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About The Production
"Pineapple Express uses comedy to say that nothing good comes from getting high,” says Judd Apatow, producer of the new action-comedy. "All these guys' lives are a mess, they are going nowhere and, hopefully, almost getting murdered makes them rethink their current way of life. I always want the movies we make to be hilarious and thoughtful. I want to feel good about what we are saying.”

As funny as the movie is, the filmmakers were also very aware that they had to put their characters in real peril to trigger the high-stakes action that fuels the movie. "If you don't believe that these guys are in danger of getting killed, you won't believe that they would ever change,” says Apatow. "So, we looked at other action comedies that we liked – Midnight Run, Pulp Fiction – that had a common thread of just enough silly, over-the-top violence to show that the characters are in way over their heads.”

The idea for the film was one that Apatow had hidden away on a file. As Apatow tells it, "Many years ago, I thought to myself, ‘What would an action movie be like if the leads were chronically stoned?' It seemed funny to me, and I was even sober at the time.”

Apatow wrote the story with Seth Rogen and Rogen's writing partner, Evan Goldberg, and then Rogen and Goldberg wrote the screenplay. At the time, the team had already written Superbad, and Rogen had also penned several episodes of Apatow's brilliant-but-canceled series, "Undeclared.” "At the time, I was trying to get Superbad made, and failing at every turn,” says Apatow. "So I said to Seth and Evan, maybe you need to write something a little more commercial. Looking back now, I wonder if this idea was really the most commercial idea I could have given them, but that's what I thought at the time.”

The writing team was intrigued by the chance to write an action movie and explore the comedy of the characters' situation. "The hook for us was to create characters that are so stupid and lost, it'd take someone trying to murder them for them to realize that they need to get their act together,” says Rogen.

And so, Dale and Saul were born. In writing the screenplay, Rogen and Goldberg were careful to craft a story with a truly endearing core that audiences have come to expect from Judd Apatow's comedies, and helpful comments from friends showed them the path. Table reads are a common practice in television and motion picture production, but they often take place weeks or even days before shooting beings, as a means of the actors familiarizing themselves with the characters. Apatow makes a practice of table reading material very early as a way of testing the screenplay – what's working, what's not, which ideas could be developed, which pulled back. As Apatow recalls, "We did a table read a few years ago with Seth and James Franco and it was hilarious. A bunch of friends came to give notes, and our buddy Ian Roberts, the actor from Talladega Nights, said he thought the most interesting part was the idea that Seth and James did not know whether or not they were really friends or just business associates. So Seth and Evan went further with those moments and the scenes which focused on their developing friendship, and it got much funnier and sweeter.”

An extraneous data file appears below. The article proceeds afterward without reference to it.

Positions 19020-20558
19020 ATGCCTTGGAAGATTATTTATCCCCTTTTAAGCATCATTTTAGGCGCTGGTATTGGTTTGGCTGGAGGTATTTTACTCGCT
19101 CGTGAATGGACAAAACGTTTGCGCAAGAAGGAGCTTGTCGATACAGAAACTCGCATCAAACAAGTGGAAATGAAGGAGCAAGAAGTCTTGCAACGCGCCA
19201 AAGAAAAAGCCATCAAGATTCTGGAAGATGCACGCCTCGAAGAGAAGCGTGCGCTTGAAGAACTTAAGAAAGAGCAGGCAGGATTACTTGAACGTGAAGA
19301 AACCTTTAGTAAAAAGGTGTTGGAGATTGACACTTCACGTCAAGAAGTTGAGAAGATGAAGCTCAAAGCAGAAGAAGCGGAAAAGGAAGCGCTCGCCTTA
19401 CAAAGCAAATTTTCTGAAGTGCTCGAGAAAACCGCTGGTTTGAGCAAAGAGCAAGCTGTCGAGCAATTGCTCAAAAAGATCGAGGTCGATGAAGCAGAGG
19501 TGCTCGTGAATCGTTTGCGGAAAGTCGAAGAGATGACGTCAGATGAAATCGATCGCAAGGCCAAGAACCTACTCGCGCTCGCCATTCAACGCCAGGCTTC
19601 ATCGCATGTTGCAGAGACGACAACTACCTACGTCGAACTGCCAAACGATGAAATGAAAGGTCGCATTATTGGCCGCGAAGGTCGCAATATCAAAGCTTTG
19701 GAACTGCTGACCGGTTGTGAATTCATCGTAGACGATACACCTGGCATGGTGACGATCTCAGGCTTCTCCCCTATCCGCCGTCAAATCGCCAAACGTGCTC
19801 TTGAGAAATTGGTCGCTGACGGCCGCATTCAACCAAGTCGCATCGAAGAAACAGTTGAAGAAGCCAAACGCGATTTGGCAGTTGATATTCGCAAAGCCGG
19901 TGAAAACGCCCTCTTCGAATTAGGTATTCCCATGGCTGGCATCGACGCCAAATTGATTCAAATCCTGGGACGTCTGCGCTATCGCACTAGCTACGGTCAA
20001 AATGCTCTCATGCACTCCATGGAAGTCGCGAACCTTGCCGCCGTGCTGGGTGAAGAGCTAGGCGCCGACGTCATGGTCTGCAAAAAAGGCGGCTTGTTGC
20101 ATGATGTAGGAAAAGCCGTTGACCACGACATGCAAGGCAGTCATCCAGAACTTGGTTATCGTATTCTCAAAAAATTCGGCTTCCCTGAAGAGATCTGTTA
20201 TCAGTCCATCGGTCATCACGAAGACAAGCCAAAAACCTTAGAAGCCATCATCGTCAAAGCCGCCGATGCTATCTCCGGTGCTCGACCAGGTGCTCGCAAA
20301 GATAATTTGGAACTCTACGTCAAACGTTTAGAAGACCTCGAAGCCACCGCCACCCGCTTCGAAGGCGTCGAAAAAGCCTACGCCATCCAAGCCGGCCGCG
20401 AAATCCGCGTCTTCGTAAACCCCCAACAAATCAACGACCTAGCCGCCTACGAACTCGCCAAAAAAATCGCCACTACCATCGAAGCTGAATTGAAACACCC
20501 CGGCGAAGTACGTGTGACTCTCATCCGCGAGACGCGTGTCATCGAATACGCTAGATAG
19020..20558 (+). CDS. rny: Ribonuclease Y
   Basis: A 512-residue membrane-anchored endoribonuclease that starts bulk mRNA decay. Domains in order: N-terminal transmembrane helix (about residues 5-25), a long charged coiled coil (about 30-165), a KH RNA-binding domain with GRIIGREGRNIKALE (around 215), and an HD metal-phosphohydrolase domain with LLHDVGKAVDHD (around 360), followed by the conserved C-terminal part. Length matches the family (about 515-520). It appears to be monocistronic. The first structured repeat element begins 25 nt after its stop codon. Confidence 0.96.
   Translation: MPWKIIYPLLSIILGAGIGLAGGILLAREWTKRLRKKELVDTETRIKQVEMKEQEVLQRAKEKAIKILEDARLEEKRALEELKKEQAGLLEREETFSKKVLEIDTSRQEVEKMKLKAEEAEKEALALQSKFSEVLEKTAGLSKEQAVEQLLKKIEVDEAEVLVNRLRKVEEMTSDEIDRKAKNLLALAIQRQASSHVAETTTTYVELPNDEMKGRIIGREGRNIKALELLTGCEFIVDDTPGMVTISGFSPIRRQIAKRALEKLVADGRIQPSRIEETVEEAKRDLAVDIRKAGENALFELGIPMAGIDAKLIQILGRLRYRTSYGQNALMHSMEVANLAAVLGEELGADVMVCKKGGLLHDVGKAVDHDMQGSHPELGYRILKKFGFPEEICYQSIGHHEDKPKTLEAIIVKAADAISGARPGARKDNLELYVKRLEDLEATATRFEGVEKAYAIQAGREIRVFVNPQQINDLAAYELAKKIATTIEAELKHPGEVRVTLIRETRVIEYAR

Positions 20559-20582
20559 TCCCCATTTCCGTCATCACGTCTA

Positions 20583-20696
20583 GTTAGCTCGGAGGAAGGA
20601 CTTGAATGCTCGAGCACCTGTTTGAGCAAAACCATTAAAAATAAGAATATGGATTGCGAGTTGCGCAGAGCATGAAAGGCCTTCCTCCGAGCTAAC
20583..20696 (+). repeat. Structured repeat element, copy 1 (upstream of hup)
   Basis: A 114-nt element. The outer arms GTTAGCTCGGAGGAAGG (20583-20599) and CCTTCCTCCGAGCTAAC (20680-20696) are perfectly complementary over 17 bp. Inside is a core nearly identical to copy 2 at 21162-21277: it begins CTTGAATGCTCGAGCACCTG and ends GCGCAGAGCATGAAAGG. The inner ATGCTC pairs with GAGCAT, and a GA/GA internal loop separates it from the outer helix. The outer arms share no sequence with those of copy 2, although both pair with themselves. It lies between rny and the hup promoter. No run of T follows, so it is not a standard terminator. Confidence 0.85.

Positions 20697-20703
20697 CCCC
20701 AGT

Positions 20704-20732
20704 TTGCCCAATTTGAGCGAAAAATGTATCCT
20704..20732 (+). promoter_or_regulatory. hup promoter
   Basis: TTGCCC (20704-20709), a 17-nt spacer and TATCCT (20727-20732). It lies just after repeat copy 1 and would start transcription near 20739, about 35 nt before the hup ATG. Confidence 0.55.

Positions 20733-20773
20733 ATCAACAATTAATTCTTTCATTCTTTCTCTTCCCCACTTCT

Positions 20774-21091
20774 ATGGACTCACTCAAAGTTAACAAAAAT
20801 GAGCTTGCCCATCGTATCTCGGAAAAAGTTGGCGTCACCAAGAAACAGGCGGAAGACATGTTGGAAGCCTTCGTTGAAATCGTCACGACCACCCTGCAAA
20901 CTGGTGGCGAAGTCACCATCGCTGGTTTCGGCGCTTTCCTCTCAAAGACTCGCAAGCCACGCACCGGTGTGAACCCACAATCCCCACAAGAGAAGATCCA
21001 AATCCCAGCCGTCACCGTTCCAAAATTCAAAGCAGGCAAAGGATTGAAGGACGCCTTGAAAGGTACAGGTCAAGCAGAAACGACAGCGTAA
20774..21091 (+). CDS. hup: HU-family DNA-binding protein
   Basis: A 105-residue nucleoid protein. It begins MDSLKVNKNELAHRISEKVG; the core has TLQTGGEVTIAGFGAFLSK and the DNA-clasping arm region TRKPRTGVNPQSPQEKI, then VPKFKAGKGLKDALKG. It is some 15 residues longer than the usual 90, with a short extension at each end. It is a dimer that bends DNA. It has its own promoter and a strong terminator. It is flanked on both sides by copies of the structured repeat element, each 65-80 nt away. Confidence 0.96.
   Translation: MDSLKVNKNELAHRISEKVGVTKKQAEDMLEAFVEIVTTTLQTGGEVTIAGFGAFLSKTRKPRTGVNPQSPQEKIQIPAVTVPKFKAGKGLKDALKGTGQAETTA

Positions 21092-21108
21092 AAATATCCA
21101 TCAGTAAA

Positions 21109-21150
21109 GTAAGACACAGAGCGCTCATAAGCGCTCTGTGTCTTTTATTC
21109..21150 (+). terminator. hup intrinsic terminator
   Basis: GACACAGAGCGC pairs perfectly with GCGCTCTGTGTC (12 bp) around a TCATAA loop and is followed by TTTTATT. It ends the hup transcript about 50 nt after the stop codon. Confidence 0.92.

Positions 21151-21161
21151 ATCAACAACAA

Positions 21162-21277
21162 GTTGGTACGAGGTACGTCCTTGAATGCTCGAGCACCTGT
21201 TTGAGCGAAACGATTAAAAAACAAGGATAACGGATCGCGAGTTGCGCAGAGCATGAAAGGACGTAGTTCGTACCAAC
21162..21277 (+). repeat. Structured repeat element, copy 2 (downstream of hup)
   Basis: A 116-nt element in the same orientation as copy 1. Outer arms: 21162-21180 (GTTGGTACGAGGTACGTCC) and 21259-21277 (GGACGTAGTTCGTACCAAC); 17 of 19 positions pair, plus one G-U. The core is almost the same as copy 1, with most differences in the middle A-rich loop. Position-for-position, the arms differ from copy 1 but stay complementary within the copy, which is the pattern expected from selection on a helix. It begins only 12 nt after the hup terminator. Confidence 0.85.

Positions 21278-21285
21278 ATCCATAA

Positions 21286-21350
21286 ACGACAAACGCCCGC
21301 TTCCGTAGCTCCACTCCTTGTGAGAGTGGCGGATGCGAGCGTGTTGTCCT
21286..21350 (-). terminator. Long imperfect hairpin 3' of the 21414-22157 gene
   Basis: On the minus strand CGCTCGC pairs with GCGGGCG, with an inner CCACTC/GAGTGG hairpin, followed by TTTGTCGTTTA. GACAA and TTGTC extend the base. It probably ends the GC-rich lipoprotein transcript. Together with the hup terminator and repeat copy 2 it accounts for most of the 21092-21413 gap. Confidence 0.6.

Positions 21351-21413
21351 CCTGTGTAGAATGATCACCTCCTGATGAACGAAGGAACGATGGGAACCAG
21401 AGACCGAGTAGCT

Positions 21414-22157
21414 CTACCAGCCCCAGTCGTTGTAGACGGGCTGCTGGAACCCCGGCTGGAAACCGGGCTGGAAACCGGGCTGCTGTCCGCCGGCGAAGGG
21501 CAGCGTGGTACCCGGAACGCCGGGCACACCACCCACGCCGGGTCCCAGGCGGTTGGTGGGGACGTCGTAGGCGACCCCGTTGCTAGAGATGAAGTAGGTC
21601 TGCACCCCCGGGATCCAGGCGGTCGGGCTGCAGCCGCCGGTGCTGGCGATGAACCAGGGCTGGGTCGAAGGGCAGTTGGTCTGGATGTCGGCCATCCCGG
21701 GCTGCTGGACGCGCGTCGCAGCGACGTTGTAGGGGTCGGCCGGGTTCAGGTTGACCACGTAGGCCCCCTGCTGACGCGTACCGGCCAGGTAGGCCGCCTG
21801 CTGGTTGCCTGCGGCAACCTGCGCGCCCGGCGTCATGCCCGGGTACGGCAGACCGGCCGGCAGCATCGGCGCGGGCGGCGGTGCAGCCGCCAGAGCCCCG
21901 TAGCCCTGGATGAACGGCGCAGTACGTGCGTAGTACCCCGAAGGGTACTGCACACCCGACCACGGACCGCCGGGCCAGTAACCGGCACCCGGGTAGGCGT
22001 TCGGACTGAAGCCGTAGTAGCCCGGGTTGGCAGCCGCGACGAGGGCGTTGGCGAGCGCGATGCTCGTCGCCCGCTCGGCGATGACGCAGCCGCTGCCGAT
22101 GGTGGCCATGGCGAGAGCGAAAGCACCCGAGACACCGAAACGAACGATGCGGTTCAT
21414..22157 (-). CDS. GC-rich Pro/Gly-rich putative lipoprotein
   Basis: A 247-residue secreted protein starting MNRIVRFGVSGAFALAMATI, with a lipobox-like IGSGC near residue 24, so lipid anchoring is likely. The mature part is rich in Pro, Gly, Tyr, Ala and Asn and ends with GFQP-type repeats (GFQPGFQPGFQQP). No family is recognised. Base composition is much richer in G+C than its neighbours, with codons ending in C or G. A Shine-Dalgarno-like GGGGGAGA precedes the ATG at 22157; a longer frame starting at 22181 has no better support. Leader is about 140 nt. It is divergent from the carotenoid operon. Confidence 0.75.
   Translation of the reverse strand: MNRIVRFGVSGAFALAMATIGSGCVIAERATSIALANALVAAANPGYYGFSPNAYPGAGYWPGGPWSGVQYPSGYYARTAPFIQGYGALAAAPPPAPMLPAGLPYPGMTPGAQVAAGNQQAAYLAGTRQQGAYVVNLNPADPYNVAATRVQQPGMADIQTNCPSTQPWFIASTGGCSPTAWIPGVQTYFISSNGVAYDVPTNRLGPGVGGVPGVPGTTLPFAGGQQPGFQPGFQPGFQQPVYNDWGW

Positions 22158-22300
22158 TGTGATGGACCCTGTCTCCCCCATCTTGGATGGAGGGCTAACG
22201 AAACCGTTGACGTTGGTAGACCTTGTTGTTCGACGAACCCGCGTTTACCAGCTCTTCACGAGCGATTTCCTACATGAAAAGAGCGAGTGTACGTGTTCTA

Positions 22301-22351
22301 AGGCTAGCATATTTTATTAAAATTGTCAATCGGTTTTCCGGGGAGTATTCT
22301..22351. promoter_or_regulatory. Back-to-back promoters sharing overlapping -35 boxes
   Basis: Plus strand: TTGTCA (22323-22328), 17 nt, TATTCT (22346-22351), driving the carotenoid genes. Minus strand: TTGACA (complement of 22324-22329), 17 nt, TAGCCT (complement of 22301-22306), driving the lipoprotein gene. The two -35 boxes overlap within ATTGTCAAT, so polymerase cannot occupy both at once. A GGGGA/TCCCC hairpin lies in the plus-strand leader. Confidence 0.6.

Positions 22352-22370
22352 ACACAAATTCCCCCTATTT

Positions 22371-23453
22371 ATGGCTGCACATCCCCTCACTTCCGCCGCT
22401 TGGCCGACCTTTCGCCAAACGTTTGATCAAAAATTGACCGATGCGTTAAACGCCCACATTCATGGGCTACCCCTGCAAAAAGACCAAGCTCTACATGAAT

"That unlikely friendship is the heart of the film,” says producer Shauna Robertson. "When you see their friendship forged by fire – literally – you get why they would start to see each other as more than just a buyer or dealer.”

Of course, the other great way for the film's sweet nature to come through is in the casting.

"Originally, we wrote Saul for me,” Rogen states. "We just assumed I'd be the funny stoner buddy and we'd get some kind of leading man type to play Dale.”

Enter James Franco. Now well-known for his more serious role in the Spider-Man™ series, Franco first gained acclaim starring with Rog

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